Finland’s second-largest food retailer K Group says consumers in the country are increasingly interested in eating well and locally.
As part of its latest annual trend review, the chain surveyed 1,279 Finns and found that as many as 54 per cent were determined to eat a varied, healthy diet.
According to its own sales data, products that increased in popularity over the past year included mixed berry packs (+54 per cent), Chinese cabbage (+41 per cent), peppers (+23 per cent), broccoli (+21 per cent), and small citrus (+15 per cent).
“The Covid-19 pandemic has made Finns pay attention to their own wellbeing, and it has clearly also increased interest in ordinary, varied everyday food. People want to take care of themselves by eating well. We may ask if the era of fad diets is over,” said Heidi Jungar, customer insight director for K Group banner Kesko’s grocery trade division.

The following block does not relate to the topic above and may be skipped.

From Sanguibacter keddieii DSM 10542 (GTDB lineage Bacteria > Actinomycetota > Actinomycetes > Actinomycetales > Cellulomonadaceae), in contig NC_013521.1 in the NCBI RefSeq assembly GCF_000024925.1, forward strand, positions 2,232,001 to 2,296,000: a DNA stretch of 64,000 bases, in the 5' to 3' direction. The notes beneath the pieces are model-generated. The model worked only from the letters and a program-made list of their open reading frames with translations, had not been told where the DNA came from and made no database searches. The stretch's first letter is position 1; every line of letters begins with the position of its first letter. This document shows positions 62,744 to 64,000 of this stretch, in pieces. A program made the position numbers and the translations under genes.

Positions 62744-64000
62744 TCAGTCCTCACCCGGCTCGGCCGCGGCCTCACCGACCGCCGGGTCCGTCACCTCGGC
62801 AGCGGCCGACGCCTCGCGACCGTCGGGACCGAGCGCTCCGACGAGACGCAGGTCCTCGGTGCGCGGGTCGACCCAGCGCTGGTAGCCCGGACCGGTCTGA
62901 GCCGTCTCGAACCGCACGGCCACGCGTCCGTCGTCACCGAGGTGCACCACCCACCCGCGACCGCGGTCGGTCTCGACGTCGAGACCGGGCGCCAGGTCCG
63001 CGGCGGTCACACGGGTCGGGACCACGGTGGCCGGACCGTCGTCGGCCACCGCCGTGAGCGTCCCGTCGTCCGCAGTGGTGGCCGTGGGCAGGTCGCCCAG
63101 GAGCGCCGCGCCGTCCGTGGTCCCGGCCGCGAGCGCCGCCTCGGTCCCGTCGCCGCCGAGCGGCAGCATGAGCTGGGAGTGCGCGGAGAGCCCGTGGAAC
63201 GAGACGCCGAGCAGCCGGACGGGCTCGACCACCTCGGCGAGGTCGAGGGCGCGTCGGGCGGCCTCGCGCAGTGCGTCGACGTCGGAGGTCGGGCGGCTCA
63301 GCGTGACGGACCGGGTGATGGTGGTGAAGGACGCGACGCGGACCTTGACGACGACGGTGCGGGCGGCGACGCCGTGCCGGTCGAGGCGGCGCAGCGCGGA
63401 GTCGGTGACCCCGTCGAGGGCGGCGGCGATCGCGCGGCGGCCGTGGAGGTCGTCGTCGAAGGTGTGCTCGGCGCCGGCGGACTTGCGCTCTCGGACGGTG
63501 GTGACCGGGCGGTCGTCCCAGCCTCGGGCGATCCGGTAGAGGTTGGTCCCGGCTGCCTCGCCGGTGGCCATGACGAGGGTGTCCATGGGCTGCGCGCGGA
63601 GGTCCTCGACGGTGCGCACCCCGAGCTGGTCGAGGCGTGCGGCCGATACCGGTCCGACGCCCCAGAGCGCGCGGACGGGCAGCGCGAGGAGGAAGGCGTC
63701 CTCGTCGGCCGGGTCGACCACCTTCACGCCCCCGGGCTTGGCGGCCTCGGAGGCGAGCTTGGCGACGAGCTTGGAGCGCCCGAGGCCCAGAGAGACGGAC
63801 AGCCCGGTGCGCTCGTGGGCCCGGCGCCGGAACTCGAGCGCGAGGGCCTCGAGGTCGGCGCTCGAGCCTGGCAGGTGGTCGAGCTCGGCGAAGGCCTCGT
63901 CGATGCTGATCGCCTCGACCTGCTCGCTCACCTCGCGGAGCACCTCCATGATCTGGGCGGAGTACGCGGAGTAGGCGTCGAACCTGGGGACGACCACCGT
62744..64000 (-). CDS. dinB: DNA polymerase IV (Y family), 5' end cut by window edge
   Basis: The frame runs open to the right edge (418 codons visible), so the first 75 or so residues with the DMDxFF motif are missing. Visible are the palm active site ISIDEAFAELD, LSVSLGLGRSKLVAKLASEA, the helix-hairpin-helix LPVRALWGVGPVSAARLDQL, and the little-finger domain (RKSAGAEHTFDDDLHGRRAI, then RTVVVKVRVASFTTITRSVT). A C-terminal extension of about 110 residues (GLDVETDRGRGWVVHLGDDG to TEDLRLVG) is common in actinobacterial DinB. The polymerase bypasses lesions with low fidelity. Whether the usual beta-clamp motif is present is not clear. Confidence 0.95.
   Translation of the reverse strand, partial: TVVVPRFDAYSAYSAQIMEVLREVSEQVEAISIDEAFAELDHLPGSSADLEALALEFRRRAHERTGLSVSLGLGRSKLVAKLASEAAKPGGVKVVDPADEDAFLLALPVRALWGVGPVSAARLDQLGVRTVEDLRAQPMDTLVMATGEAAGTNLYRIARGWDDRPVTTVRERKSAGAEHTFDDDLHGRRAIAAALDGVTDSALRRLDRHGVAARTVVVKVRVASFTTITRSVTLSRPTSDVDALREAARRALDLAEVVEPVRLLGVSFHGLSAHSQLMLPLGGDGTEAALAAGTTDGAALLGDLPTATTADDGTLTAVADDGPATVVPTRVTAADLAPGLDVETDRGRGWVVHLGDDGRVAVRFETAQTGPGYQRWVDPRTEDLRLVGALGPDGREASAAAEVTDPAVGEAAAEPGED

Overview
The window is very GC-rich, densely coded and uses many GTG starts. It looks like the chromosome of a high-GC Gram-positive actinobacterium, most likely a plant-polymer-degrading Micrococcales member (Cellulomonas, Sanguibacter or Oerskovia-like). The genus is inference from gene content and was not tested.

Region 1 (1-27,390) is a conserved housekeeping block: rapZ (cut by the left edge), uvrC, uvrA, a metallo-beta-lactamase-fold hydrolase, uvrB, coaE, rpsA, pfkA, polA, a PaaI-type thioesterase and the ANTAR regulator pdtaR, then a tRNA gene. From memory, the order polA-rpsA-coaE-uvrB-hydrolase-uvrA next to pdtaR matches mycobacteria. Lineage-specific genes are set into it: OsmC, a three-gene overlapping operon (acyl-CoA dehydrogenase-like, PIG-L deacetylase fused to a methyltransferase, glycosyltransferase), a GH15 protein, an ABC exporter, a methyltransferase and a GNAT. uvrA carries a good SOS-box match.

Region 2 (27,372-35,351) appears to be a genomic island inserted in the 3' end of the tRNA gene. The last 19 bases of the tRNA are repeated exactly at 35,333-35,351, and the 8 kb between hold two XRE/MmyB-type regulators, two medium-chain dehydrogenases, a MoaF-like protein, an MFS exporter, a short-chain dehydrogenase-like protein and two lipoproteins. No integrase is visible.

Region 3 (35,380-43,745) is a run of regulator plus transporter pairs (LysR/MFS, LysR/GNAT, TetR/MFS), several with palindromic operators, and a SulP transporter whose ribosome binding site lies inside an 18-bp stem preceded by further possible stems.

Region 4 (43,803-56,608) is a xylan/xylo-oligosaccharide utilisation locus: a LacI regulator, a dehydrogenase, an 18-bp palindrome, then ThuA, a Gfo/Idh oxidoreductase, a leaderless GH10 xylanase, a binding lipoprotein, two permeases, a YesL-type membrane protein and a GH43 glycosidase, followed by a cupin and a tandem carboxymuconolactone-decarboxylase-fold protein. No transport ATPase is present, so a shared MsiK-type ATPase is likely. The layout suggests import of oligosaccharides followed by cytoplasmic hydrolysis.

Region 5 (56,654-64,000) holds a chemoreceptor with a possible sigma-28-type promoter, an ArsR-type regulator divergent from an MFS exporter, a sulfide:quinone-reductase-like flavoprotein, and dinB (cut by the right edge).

Products including berries, as well as non-alcoholic beverages and non-red meats, have apparently grown in popularity.
“The data also shows that this year, slightly more vegetables have been bought than before,” revealed the division’s commerce director Harri Hovi. “People are supplementing a varied diet with basic vitamins, and their sales have risen by 51 per cent compared to pre-pandemic times.”
In addition to a more varied diet, the survey found that, during the coming year, Finns are expected to appreciate local Finnish food and food supplied by small producers.
More than half said they considered local and small producers’ products to be trendy, while the corresponding figure for the youngest group of 18–24-year-olds was as high as 65 per cent.
“Next year, more and more people will also want to compare the sustainability of products in the grocery store,” the report added.
Finns also seem ready to buy more for seasonal foods. “I would say that interest in seasonal eating and knowing when each ingredient is at its best and most affordable is related to both considerate consumption and the desire to develop as a cook,” Jungar commented.
While traditional household skills are making a comeback as a result, there has also been an increase in demand for higher-quality, restaurant-grade prepared foods.